What has been the biggest personal highlight or most positive development for you in the last ten years regarding the charter?
One of the most important highlights for me is the open and constructive dialogue between stakeholders. Interpharma has cultivated a regular, constructive dialogue with the Swiss Animal Protection (SAP) organization and the University of Zurich for many years. This dialogue has led to a mutual understanding between the organizations involved. A further highlight of Interpharma are the joint audits of our external partners. These joint efforts help us improve to animal welfare and ensure that the 3Rs (reduction of animal numbers, refinement of animal experiments and replacement of animal experiments with alternative methods) are applied by our partners. The audits reduce the workload and the amount of time required both for member companies and for external partners and are therefore highly appreciated.
How important is the charter internationally?
The charter has attracted international attention, because the pharma industry in Switzerland has harmonized its animal welfare standards and conducted joint audits for the first time. The charter and the concept of joint audits serve as an example, and both have been presented at various conferences and meetings in various countries in recent years.
“We must intensify our dialogue with the public.”
What challenges do you see for the next ten years of the charter?
Biomedical research, including in the pharmaceutical industry, is meeting with ever greater resistance to the use of animals in research. While we have broadened our internal dialogue on the need for the use of animals in the discovery and validation of new medicines, we need to step up our dialogue with external stakeholders, especially with the public. We must speak more often and more openly about the importance of this research, explaining that animals may only be used in research if there are no recognized alternatives, and also about the stringent legal standards and the engagement of people who work with the animals. In addition, we need to keep promoting the implementation of the 3Rs – reduction, refinement and replacement of animal research. Application of the 3Rs reduces not only the number of animals used in research, but also the variability of the data and thereby also improves the quality of the research with animals. Interpharma provides financial support to the Swiss 3Rs Competence Centre and is represented on its management boards. A further objective is to continue our joint audits for the assessment of our external partners.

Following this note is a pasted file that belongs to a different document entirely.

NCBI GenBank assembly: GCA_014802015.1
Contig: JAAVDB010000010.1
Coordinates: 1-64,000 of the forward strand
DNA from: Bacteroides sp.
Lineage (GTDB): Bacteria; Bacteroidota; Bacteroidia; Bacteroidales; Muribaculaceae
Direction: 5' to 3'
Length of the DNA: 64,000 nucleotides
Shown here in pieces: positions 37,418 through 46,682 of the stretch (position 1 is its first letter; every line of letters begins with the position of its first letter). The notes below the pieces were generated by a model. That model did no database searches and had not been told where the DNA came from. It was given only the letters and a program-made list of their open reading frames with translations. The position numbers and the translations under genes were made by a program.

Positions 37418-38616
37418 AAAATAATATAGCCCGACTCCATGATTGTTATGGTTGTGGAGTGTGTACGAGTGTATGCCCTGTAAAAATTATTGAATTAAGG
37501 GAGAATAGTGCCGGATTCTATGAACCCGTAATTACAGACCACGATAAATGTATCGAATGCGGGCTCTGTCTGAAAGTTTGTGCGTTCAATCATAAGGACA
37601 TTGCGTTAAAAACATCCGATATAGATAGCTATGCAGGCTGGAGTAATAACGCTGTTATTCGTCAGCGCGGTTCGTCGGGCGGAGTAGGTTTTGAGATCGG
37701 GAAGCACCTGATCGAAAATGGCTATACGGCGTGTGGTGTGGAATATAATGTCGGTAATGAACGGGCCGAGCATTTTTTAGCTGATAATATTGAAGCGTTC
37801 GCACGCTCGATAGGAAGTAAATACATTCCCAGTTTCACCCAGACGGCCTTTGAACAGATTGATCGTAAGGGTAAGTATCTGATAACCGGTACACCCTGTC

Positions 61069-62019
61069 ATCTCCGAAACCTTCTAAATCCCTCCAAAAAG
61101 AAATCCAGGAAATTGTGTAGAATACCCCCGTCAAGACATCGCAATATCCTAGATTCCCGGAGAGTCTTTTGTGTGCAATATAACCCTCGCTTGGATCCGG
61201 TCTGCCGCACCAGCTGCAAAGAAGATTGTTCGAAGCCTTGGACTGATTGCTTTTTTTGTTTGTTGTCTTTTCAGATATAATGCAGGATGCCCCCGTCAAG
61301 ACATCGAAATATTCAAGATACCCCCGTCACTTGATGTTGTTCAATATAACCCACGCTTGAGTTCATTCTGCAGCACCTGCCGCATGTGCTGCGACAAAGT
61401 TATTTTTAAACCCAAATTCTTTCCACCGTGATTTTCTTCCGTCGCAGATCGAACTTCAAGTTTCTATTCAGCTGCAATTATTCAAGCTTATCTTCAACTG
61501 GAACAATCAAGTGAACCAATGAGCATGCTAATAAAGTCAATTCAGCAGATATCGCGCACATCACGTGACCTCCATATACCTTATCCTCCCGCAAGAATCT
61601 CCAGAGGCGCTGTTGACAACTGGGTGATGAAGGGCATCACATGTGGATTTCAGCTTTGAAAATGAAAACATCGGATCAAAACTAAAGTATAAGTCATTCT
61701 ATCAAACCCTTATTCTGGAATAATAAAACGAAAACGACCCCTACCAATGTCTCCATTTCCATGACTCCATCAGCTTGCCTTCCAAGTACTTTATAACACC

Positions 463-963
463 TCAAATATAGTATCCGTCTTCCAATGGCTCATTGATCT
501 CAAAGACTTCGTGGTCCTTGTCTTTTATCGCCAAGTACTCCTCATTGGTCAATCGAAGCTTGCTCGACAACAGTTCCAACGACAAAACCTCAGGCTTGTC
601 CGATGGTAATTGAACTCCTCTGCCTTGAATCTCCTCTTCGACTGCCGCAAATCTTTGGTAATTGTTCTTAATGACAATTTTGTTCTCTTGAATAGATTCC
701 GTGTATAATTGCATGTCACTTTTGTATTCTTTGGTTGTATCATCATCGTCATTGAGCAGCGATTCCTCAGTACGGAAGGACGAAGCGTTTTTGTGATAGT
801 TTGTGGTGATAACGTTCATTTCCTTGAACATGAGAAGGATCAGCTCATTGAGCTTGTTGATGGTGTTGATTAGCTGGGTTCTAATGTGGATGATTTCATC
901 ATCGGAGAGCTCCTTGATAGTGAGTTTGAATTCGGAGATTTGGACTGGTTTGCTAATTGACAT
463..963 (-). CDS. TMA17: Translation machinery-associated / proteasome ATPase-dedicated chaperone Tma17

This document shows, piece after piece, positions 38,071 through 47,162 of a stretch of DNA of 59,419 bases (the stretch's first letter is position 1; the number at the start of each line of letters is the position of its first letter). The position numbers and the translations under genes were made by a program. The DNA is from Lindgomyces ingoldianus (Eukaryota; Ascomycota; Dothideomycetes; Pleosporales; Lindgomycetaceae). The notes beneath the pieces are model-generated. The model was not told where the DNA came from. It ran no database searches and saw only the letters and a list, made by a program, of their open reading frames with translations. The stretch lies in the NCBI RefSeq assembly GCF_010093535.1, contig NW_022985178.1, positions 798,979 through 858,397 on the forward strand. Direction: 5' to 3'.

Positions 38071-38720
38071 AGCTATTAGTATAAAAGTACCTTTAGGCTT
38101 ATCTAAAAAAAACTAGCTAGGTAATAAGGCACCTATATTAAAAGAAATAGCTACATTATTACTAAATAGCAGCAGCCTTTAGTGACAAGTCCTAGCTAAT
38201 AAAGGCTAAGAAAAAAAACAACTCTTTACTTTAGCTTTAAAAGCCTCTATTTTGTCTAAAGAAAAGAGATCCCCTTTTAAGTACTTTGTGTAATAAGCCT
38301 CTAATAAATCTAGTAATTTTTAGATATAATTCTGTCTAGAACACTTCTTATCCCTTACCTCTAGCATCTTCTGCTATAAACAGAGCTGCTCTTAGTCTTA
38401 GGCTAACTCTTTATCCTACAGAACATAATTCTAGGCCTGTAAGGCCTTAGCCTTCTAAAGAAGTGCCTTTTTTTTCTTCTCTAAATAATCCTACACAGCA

Is it realistic or conceivable that drug development could one day do without animal experiments altogether?
Although the pharmaceutical industry is making huge efforts to replace the use of animals in research with alternative methods where possible, the development of new and safe medicines without the use of animals will not be possible within the foreseeable future.